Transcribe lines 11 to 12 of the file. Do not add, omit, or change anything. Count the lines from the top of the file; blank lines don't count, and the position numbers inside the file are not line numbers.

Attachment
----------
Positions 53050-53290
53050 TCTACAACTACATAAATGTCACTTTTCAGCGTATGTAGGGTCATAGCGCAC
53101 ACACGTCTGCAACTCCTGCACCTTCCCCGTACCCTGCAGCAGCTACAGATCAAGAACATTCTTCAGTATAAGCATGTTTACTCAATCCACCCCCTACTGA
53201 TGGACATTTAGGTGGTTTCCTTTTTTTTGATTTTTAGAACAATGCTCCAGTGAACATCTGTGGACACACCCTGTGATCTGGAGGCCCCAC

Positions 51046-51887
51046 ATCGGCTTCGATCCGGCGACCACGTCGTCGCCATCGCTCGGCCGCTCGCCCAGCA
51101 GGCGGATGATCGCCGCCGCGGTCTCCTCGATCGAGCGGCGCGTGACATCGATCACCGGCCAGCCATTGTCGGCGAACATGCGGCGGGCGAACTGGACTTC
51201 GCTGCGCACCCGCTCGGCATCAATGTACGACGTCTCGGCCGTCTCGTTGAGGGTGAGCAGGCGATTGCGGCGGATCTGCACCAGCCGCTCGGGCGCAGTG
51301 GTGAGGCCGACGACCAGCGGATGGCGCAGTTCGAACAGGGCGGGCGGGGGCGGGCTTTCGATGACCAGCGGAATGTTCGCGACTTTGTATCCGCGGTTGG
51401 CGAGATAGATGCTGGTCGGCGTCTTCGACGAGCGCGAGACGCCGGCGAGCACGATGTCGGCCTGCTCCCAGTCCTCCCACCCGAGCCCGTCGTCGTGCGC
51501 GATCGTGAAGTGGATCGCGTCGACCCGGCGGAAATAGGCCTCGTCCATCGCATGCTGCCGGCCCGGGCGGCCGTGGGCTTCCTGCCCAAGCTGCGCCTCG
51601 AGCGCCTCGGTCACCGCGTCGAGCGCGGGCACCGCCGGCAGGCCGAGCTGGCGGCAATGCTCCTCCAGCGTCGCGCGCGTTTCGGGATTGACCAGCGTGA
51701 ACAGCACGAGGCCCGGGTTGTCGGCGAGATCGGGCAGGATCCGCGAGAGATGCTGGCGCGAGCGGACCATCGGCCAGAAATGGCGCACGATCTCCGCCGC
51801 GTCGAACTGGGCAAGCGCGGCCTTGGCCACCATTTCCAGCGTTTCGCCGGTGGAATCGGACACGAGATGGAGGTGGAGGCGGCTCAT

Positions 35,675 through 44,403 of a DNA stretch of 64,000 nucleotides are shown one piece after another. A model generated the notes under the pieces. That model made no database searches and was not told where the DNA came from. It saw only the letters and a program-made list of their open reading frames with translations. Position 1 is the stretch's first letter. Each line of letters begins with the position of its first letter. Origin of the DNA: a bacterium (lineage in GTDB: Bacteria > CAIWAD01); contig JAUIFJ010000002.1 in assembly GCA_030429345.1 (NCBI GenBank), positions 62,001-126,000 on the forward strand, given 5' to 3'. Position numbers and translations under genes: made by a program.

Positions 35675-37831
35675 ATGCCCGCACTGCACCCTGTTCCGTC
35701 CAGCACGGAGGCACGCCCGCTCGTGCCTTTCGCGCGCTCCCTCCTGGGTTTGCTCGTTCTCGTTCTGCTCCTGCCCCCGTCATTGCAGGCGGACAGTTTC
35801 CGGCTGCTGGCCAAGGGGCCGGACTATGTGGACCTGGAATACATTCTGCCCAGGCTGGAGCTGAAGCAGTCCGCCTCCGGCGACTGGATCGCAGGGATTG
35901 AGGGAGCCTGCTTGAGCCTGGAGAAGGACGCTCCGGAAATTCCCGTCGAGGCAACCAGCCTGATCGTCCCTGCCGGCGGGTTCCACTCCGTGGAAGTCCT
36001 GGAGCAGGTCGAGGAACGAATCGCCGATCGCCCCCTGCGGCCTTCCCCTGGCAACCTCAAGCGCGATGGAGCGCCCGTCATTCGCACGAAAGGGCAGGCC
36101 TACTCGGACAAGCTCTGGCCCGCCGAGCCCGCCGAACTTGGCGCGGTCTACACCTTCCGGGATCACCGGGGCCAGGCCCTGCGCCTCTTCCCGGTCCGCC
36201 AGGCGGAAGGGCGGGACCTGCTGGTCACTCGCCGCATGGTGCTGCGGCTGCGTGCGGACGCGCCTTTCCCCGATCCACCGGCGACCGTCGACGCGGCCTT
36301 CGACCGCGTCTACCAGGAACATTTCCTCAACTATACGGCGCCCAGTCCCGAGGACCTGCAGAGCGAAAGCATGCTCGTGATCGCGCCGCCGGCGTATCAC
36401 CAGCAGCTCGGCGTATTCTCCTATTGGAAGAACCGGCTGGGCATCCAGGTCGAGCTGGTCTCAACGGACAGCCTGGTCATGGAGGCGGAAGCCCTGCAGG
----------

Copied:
51501 GATCGTGAAGTGGATCGCGTCGACCCGGCGGAAATAGGCCTCGTCCATCGCATGCTGCCGGCCCGGGCGGCCGTGGGCTTCCTGCCCAAGCTGCGCCTCG
51601 AGCGCCTCGGTCACCGCGTCGAGCGCGGGCACCGCCGGCAGGCCGAGCTGGCGGCAATGCTCCTCCAGCGTCGCGCGCGTTTCGGGATTGACCAGCGTGA